Mother-to-mother support has long been essential for breastfeeding moms to get through tough times. La Leche League was the original mother-to-mother group. It was started in 1956 by a group of nursing moms who wanted to provide each other with encouragement and help. For many moms, it was the only place they could get help for breastfeeding. Over the years, more support has become available with women calling lactation consultants and hospitals offering breastfeeding groups. Increasingly, social media is becoming part of the mix, with Facebook as a major player.
Researchers from the University of Georgia recently published a study supporting the benefits Facebook provides for breastfeeding moms. One reason cited was its constant availability for advice and support. For moms living in isolated areas without any other resources, a Facebook group can be a lifeline.
Moms get real in these groups. They often post pictures and videos when struggling with a problem. Facebook’s policy on nudity has some women concerned they might be banned for posting photos of themselves breastfeeding.
Fortunately, Facebook clearly states in its Community Standards section that breastfeeding photos are exempt from the company’s nudity policy, so this kind of sharing is permissible. Even though many Facebook breastfeeding groups prohibit pictures that show an exposed nipple, the Facebook policy states, “..while we restrict some images of female breasts that include the nipple, we allow other images, including those depicting… women actively engaged in breastfeeding…”
The real question moms should be asking is whether a Facebook group is a safe and appropriate place to take their breastfeeding concerns. Lactation consultants worry some of these problems would be better addressed by a lactation consultant or physician as waiting can delay treatment.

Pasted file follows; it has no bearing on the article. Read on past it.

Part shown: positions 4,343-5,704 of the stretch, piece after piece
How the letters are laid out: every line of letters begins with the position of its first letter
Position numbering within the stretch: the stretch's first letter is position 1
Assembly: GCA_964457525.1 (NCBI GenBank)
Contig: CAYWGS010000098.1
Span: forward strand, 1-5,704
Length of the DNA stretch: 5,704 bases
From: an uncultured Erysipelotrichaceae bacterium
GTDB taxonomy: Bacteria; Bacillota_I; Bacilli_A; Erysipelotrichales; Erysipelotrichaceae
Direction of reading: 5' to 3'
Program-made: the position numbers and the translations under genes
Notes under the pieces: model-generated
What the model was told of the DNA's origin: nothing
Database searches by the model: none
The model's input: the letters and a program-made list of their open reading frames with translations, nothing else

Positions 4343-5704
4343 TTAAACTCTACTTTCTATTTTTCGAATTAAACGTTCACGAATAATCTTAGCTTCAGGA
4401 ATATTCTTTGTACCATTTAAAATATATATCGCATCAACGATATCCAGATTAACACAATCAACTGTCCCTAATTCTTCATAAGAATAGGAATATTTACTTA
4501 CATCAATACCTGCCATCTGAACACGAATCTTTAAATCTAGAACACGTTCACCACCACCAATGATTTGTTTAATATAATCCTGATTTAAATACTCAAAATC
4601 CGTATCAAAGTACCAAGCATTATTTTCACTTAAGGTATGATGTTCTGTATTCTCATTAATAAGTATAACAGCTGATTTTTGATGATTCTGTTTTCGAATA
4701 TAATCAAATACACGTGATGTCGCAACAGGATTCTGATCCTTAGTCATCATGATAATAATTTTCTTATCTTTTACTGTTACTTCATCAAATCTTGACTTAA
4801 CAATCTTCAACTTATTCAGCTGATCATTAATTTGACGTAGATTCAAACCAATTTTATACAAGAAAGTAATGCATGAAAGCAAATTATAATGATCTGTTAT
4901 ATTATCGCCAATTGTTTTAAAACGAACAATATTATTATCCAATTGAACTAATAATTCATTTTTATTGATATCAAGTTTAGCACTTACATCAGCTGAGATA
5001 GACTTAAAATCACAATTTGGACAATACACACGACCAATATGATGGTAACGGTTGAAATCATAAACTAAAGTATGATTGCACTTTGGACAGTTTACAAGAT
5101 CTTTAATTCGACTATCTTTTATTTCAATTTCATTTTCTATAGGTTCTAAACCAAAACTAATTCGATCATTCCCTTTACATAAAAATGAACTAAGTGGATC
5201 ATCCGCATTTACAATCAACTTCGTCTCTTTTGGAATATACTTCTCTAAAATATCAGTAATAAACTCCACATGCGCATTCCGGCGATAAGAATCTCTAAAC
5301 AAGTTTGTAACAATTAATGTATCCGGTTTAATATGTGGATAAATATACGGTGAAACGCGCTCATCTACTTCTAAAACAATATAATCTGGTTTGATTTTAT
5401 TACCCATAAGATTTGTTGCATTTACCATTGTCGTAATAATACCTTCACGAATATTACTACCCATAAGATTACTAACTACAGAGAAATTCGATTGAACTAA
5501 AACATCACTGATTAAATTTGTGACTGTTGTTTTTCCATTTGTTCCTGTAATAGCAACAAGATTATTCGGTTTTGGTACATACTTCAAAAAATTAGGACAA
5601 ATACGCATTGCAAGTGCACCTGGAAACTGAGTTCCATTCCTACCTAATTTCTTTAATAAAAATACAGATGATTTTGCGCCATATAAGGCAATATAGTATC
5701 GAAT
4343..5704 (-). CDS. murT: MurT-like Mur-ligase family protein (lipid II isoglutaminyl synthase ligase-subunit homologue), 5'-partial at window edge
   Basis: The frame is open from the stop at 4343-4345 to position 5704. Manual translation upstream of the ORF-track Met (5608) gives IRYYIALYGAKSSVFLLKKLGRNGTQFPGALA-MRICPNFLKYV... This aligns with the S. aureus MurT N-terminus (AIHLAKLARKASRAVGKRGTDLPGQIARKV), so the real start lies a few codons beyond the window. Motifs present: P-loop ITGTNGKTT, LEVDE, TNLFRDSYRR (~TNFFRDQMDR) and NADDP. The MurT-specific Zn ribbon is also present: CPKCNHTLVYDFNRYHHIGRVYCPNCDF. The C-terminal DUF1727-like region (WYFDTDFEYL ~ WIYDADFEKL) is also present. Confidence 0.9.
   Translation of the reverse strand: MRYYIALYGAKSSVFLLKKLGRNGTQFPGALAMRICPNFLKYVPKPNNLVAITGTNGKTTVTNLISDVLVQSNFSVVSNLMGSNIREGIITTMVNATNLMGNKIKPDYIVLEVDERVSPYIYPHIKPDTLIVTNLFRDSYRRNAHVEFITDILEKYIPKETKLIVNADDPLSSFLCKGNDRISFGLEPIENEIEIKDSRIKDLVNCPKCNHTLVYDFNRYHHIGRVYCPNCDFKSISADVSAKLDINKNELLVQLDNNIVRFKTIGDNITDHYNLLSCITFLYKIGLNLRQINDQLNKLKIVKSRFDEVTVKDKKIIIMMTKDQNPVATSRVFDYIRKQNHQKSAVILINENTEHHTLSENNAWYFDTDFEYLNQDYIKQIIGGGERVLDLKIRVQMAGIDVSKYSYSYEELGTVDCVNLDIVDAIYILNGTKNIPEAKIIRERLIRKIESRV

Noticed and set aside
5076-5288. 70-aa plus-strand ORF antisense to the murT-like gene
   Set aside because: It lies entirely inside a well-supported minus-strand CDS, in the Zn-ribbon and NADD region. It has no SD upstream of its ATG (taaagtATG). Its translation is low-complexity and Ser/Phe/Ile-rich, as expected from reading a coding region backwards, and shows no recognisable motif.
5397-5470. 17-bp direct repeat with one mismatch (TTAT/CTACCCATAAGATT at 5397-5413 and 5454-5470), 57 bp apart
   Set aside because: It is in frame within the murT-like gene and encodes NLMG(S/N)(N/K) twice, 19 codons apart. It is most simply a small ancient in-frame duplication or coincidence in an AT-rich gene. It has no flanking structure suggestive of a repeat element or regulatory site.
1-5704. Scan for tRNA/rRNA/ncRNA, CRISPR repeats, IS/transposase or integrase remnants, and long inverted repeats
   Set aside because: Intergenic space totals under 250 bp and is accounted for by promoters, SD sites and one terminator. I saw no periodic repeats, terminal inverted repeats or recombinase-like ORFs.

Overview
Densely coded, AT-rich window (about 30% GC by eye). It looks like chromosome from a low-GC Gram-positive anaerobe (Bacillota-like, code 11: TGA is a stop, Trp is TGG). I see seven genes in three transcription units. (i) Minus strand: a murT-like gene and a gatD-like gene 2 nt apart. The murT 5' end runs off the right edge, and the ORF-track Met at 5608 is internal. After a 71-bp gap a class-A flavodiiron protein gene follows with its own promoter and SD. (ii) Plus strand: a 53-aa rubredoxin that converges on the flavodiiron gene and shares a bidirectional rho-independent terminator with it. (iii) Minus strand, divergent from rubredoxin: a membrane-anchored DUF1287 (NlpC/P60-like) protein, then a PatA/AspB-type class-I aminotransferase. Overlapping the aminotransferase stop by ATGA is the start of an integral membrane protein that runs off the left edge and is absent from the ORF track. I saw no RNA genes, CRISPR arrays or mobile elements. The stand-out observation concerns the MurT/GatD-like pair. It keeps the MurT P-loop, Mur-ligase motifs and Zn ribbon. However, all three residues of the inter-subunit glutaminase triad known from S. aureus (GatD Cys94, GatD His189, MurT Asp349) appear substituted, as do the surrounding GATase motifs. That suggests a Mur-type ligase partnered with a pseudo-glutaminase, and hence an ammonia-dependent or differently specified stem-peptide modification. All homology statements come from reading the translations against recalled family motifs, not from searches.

Danielle Zaitzew, an IBCLC and the coordinator of the lactation program at Boulder Community Health hosts a weekly breastfeeding support group. “Sometimes moms come to group overwhelmed, tearful and confused because of the mixed messages and advice they have received on social media or the internet,” she tells Parentology. “Some moms come too late. They’ve tried everything online and are ready to give up.”
Most Facebook groups have measures to keep the groups a safe environment for moms.
To ensure confidentiality and safety you should ask these questions about a group:
- Is it a private group?
- Does it have pre-joining questions?
- Do the questions help ensure only breastfeeding
women can join? Sadly, creepy men have tried to join some of these groups.
- Possible questions may ask the age or weight of the baby.
- One group requires moms to take a picture of themselves with their baby. They must hold a piece of paper with their name written on it.
- Most groups allow women who provide professional support to new moms, such as lactation consultants and doulas.
- What are the rules of the group?
- Who are the administrators of the group?
- While some are run by health professionals, most are run by other moms
Some breastfeeding groups have over 100,000 members. Everyone has an opinion, and they may be conflicting. People will often say things behind the safety of their keyboard that they would not say in person. The last thing a mom struggling with a breastfeeding issue needs is to feel judged by other moms.
These groups clearly provide an important place for breastfeeding moms to share their experiences and get help. But as with anything, you must use common sense about the extent to which it can help.
*Author Andrea Tran RN, MA, IBCLC is a nurse and lactation specialist.